Router Architecture

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Router and Component Architecture

Recent versions of PKP applications use a component architecture. Examples for components are:

  • pages
  • grids
  • list builders

Every component consists of a model (=DAO), a view (=template) and a controller (=handler). Components can be combined to form composite components. In other words: a component can be built from sub-components.

On the web, MVC component operations (=events) can be triggered over HTTP calls (including AJAX or XML-Http calls). This means that we have to map (=route) URLs to component handler operations.

PKP applications currently employ two different URL schemes - one for pages and one for sub-components. While page URLs are short, easy to read and search engine friendly, component URLs are more flexible and above all allow us to organize components in nested packages and sub-packages (=sub-directories) which is not possible with the page URL scheme. Page URLs appear in the browser's address bar, sub-component URLs usually don't. Most of the time sub-component controller operations are triggered over XML-HTTP calls.

For backwards compatibility, page controllers and other component controllers cannot currently be placed in the same directory structure. This doesn't mean that there is a principal difference between page handlers and other component handlers. They are all just component handlers and they all inherit from the same base classes.

This also means that the page routing scheme is just a special case of the more general component routing scheme. While page handler operations could in principle be addressed with the more general component routing scheme this is not usually possible the other way round.

The following UML sequence diagram gives an overview of the control flow for both routing schemes:

Router Architecture.jpg

How to use the router?

Router and dispatcher do two things:

  1. They map incoming requests to handler methods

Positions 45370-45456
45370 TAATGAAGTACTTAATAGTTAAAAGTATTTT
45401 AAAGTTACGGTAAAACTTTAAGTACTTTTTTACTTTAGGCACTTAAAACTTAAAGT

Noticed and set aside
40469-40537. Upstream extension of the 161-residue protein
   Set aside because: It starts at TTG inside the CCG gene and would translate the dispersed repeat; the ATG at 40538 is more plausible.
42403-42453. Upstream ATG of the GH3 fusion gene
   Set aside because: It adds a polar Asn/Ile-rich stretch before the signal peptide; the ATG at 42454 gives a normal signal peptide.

2. They construct URLs to be used in the view

Incoming calls

The router is used by the PKP framework to map incoming HTTP calls to component handler operations. It makes sure that component operation methods are called with two parameters:

  1. an array of arguments to the call ($args)
  2. a request object that represents the HTTP client request

A typical handler method will therefore use the following method signature:

/**
 * A sample handler method
 *
 * @param $args array of arguments to the call
 * @param $request PKPRequest a reference to a PKPRequest instance
 */
function handlerOp($args, &$request) {
  ...
}

Please note that:

  • The handler operation method signature is the same for page and other component handlers.
  • Statical calls to the Request class have been deprecated. Use calls to the $request instance instead.
  • All methods that are specific to the routing scheme (context resolving, handler resolving, operation resolving, url construction, caching) have been moved from the Application/Request to the Router/Dispatcher classes. The Request class still implements all methods for backwards compatibility but they are deprecated there. Make sure you don't use them any more.

Please re-factor deprecated method calls wherever you come across them.

Outgoing calls (URL construction)

Both router implementations (page router and component router) have a url() method that is used to construct URLs.

You can retrieve the current request scheme's router instance from the request:

...
$router =& $request->getRouter();
$url = $router->url(...);
...

If you need to construct a URL from within a non-handler class (e.g. a form class) you'll have to pass the $request instance along by reference via method parameters.

A router can only construct URLs according to it's own routing scheme. If you wish to construct a component router URL from within a request routed by a page router or vice versa then you have to use the dispatcher's more general url() method. All handlers get a reference to the dispatcher singleton instance before control is passed to the handler operation.

...
$dispatcher =& $this->getDispatcher();
$url = $dispatcher->url('page', ...); // for a page scheme url within a component scheme request
...

or

...
$dispatcher =& $this->getDispatcher();
$url = $dispatcher->url('component', ...); // for a component scheme url within a page scheme request
...

If you need to construct a URL via dispatcher from within a non-handler class (e.g. a form class) you'll have to retrieve the dispatcher from the global registry:

...
$dispatcher =& Registry::get('dispatcher');
$url = $dispatcher->url(...);
...

NB: State changing calls to components should be made over POST requests. Stateless calls should be made over GET.

Where to find more information?

The information on this wiki page is of a very general nature. If you need more specific information then please look at the following places:

Look at the classdoc (doxygen API documentation) of the router classes which you find in the core package. There you'll find a more complete description of the respective URL schemes.

If you need more information about the specific usage of a given dispatcher or router method then please look at the respective unit tests. You'll find the DispatcherTest, PKPComponentRouterTest, PKPPageRouterTest and PKPRouterTest classes in the directory tests/classes/core. There are a large number of examples that cover all use cases that have been considered while designing these classes.